Palm trees swaying in the breeze, sea lapping on white deserted sands, fresh coconut milk by the roadside. Orissa was felt worlds away from Kolkata! My first night was spent in a mosquito filled guest house in Puri, Orissa's backpacker hangout. Full of hairy travellers, drugs hawkers and cafes with names like 'Harry's Place' Puri is pure hippy throwback territory. It was nice to see the sun set over the sea but unlike most tourists that visit Orissa I wasn't there to spend a week as a beach bum, I was there to visit Ekta Parishad (the same AVI partner that organised Janadesh, the land rights march I attended in October). Ekta Parishad is involved in protecting the traditional rights of the fishing communities that live around Lake Chilika about an hours drive down the coast from Puri. Lake Chilika is Asia's largest Brackish lagoon and is separated from the Bay of Bengal by just a thin band of sand that at one point opens up to the sea.A mixture of lake and sea water Chilika Lake supports a unique ecosystem and many local fishing communities that have relied on the lake for their livelihood for hundreds of years. The lake is especially noted for the millions of migratory birds that flock there every year during the winter.(November to Jan). Generally I am not a bird fan, an early exposure to a 3D version of Hitchcock's 'The Birds' kind of ruined them for me, but I did get a birdwatchers guide (I know, I know, you don't have to say it I have reached new levels of geekdom since being away!) because you can't really get away from them in Chilika. I was staying at a resort on the lake called Satapada and had a lovely balcony overlooking the lake where I drank my chai every morning. It was a beautiful spot and I could see so many different varieties of birds from where I sat that I was curious to know what some of them were. The pigeons that insisted on sitting on my balcony and repeatedly tried to get into my room didn't interest me so much but the little water waders in the lake and kestral type thing nesting in the nearby tree did. They were Little Egrets and a Brahnimy Kite. The other unique wildlife attraction of the lake is the Irrawady dolphin, I was lucky enough to see them playing amongst the waters a few times whilst out on the lake.As with many places of natural beauty Chilika Lake is suffering from the negative effects of tourism and problems such as silting and intensive prawn farming that are threatening the lake's unique eco-system and also the traditional livelihood of the local fishing communities.I stayed at Satapada for six days and was taken to visit several villages in the surrounding area. Thanks to Ekta Parishad all the villagers were very aware of their traditional fishing rights and were all motivated to fight for them. To explain a bit of background, Chilika has always had one mouth out to the sea but in the past this was a smaller mouth at the nothern most point of where the lake lies next to the Bay of Bengal. In 2000 the government opened a new bigger mouth further down the coast and due to water movement and silting this caused the old mouth close up. The closure of the old mouth has meant that fish that used to come into the northern waters of the lake no longer do and the fishing communities that live around this area are struggling to make a living. From talking to villagers in this area of Chilika they sight the cause of all their problems and poverty as the closure of the old sea mouth; they want their traditional fishing rights recognised to stop other people coming in and taking the fish from Chilika and they want the new sea mouth closed so the old one can be re-opened.I think it is great that Ekta Parishad help to get the voices of minority communities heard but on visiting Lake Chilika I really didn't feel like this was helping the plight of the villagers. Of course in an ideal world fishing in Chilika Lake would only be open to the traditional fishing communities surrounding it but Ekta Parishad have been campaigning for a few years now and the government don't seem to be taking any notice. On staying in Satapada it became quite clear that the government's key policy for Chilika is to develop tourism not protect its poorer communities. Also, traditionally fishing was just a form of subsistance for these villagers but now it is being taken over by companies and individuals that want to develop profit-making businesses from the industry. This may not be right but it seems naive to think that the government would consider stopping these practices if they are going to profit from them? In addition to these larger scale fishing operations the size of the villages around Chilika have naturally grown over the years and so there are more people than ever trying to scrape a livelihood and survive from the resources of the lake. Maybe I am being too cynical but the situation of the lake can't realistically remain as it was in the past and I felt that the villagers, who were clearly struggling to survive, were resting all their hopes and futures on decisions the government is unlikely to make.It seemed to me as though what the communities around Chilika really needed was some positive energy and motivation and some help to try to change their lives for the better. It is not a 'fair' situation but Chilika is developing and the nature of the lake and the surrounding villages is going to have to develop alongside it. This means that communities that have traditionally relied on fishing may have to look to alternative sources of income. Rather than being stubborn to change, that is going to happen whether they like it or not, I felt like villagers needed help to develop themselves and improve their situation alongside the changes happening. Alternative income generation projects and training, the strengthening of women's self help groups and education were all areas that could be developed. I came away from Orissa feeling a little confused. At every other project place I have visited I was shown problems and then the solutions and what is being done to combat them. At Chilika I was just shown problems and a lot of people resting their hopes on a government that doesn't have their best interests at heart. I always feel a little uncomfortable saying that 'these peopleneed this' or 'they need that' - who am I to say what they need? But it was sad that these villagers who were living in palm roofed huts and struggling to get enough food to feed their families were not being given any means to help themselves. They all held a lot of faith in Ekta Parishad and looked to the organisation to solve all their problems but at the end of the day Ekta Parishad only work in advocacy and if the government doesn't respond to their demands then the situation of the villagers will not change. It wasn't all depressing....Despite the above I did have a good time in Orissa. I feel lucky to have had the chance to interact with the fishing communities on their level and I saw a side of Chilika that not many people get the chance to experience. Waking up each morning to a glorious view of Lake Chilika was also quite special! I got some good practice in the virtue of patience as well beacuse my two guides must have been the most disorganised men I've ever met! Every decision took at least half an hour of discussion in Oriyan to reach a conclusion and our plans were always delayed and changed several times a day. By the end of my stay I had got quite used to all this palava and just sat back and ignored it. What I couldn't get used to was the fact that my guides also seemed to think I was incapable of doing anything! Phone credit - we'll get it for you, dinner - tell us what you want we'll get it for you. I know they were just trying to be incredibly hospitable but at the end of the day watching them procrastinate over each thing was a much more lengthy and painful process than just going out and doing it myself! I experienced a unique sense of relief and pleasure at my own independance when I finally got on the train and purchased my own bottle of water and bag of crisps!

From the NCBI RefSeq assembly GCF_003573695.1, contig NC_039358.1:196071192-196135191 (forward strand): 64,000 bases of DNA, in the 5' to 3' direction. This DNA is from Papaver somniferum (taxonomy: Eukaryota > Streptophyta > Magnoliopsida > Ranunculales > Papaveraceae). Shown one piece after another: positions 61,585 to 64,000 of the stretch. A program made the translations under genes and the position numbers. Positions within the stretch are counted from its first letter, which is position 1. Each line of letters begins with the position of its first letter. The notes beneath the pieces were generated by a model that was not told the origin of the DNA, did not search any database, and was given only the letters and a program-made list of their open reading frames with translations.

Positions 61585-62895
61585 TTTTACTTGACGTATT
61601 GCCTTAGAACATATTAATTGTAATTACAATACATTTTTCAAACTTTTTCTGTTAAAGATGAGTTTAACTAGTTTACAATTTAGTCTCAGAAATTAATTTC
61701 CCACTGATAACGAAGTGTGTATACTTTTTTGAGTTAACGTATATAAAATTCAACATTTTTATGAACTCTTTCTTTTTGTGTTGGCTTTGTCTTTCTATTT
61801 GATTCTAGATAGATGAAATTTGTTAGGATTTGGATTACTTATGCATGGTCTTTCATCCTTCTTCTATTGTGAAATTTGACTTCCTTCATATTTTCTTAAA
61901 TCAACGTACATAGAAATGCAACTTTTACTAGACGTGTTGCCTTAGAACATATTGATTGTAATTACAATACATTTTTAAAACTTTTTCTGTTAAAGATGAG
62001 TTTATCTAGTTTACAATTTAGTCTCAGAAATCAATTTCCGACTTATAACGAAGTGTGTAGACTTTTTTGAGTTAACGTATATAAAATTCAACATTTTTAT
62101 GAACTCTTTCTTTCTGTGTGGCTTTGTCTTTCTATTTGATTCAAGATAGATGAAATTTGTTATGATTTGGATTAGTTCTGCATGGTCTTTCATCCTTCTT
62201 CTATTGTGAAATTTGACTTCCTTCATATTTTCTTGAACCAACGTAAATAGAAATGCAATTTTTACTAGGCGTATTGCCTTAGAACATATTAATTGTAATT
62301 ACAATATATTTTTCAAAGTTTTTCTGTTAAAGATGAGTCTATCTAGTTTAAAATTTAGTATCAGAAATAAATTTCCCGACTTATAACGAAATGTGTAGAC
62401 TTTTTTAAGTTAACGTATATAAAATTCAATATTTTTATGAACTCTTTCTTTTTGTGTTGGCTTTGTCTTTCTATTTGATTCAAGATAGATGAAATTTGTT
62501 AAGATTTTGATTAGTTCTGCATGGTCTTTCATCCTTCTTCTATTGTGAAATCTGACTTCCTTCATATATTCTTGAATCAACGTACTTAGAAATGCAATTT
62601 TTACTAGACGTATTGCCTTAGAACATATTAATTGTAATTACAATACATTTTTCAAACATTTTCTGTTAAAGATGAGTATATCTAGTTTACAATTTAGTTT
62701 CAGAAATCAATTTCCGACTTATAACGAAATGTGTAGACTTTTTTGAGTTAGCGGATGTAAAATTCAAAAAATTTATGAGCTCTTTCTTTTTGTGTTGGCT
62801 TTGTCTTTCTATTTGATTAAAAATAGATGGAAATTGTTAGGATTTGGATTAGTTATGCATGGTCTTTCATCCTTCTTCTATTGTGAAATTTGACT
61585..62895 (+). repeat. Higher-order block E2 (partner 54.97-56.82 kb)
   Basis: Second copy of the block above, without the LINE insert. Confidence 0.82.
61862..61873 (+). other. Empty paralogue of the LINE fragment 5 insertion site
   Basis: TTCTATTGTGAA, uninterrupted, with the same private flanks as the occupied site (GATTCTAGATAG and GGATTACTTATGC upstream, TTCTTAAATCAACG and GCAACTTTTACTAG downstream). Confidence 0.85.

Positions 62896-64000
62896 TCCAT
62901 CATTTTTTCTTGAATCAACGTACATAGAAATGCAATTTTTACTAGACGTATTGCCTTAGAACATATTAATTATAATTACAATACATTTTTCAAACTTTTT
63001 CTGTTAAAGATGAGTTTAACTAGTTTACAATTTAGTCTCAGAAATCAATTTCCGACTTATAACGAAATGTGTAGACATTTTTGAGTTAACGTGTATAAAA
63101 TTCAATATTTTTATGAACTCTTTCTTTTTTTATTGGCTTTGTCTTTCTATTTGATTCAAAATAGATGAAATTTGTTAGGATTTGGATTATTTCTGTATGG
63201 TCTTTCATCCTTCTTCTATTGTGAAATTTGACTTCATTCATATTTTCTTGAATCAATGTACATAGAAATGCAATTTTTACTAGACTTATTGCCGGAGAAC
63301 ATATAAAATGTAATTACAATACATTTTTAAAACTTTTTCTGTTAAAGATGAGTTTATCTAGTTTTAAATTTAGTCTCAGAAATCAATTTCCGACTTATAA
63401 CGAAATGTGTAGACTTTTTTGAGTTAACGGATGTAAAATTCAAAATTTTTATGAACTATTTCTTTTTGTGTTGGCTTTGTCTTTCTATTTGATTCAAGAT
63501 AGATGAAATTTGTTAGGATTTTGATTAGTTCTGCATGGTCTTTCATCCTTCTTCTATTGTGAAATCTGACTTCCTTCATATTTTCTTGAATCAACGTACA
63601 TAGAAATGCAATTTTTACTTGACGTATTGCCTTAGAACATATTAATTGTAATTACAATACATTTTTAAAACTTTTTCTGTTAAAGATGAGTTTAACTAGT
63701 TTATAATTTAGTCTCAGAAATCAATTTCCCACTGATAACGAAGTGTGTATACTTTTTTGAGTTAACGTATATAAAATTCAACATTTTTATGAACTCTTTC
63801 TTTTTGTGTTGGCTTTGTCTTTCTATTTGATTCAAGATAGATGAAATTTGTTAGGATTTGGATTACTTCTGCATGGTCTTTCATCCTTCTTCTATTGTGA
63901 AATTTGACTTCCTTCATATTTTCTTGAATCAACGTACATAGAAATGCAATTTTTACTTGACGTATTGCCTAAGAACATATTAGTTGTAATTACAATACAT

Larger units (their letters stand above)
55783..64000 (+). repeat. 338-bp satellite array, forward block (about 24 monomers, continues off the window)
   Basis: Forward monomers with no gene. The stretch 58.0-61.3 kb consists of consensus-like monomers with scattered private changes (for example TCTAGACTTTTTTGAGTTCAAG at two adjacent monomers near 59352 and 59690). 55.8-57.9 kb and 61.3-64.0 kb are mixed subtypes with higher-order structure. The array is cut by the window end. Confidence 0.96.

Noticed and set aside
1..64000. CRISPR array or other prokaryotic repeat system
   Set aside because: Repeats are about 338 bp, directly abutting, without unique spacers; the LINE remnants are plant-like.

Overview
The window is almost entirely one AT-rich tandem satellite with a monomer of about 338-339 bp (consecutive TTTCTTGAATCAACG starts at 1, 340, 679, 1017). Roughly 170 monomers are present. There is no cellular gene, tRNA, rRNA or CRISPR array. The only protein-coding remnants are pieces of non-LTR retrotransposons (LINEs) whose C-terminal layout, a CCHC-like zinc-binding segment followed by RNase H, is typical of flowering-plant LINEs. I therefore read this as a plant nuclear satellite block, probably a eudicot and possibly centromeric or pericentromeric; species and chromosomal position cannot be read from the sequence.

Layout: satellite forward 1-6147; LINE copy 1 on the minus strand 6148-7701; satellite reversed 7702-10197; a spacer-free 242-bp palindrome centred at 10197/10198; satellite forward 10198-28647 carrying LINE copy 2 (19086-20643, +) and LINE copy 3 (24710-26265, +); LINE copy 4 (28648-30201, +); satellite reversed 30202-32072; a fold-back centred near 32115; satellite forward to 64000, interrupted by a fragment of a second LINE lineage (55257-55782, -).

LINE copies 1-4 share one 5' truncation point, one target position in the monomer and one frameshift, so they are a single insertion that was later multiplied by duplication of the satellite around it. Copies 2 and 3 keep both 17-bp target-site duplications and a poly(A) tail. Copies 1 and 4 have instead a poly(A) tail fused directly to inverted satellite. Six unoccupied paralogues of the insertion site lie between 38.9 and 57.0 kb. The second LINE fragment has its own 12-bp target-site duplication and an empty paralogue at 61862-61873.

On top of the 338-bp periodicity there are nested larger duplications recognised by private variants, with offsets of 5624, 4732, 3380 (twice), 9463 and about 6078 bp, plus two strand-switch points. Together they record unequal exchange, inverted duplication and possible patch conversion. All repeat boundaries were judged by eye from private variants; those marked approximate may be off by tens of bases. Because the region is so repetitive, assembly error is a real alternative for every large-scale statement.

Before I left Orissa I was lucky enough to get the chance to see another of its famous landmarks, the sun temple at Konark. Originally the temple was very close to the seashore and was known by sailors as 'the black Pagoda' - I thought that sounded suitably dark and over-dramatic, like something from a Du Maurier novel! Now, thanks to natural land accumulation the temple sits about 3km from the coastline but hasn't lost any of its impact. The temple was first built in the 13th century by an Orissan king to celebrate his military victory over the Muslims. It had lots of knocks, blows and lootings in the years after this but since the early 20th century the temple has been under constant excavation and restoration which has left the site in the immaculate state it is in today.The temple itself is based on the cosmic chariot of the sun god Surya, there are huge wheels carved at its sides and at the front it is pulled by prancing horses. The whole temple is covered with intricately carved scenes of love and life that are particularly famous for their erotic style. As I walked around the site I was struck by the contradictions before me.India is so conservative, as a women you can't so much as show your ankles without a man glaring at you, but here were whole families walking around a temple emblazoned with images of the art of sexual pleasure and they weren't even blinking an eye! I wasn't sure if it was appropriate to take photos but I did anyway so look at the photos I post and you will get an idea of just how explicit some of the carvings are!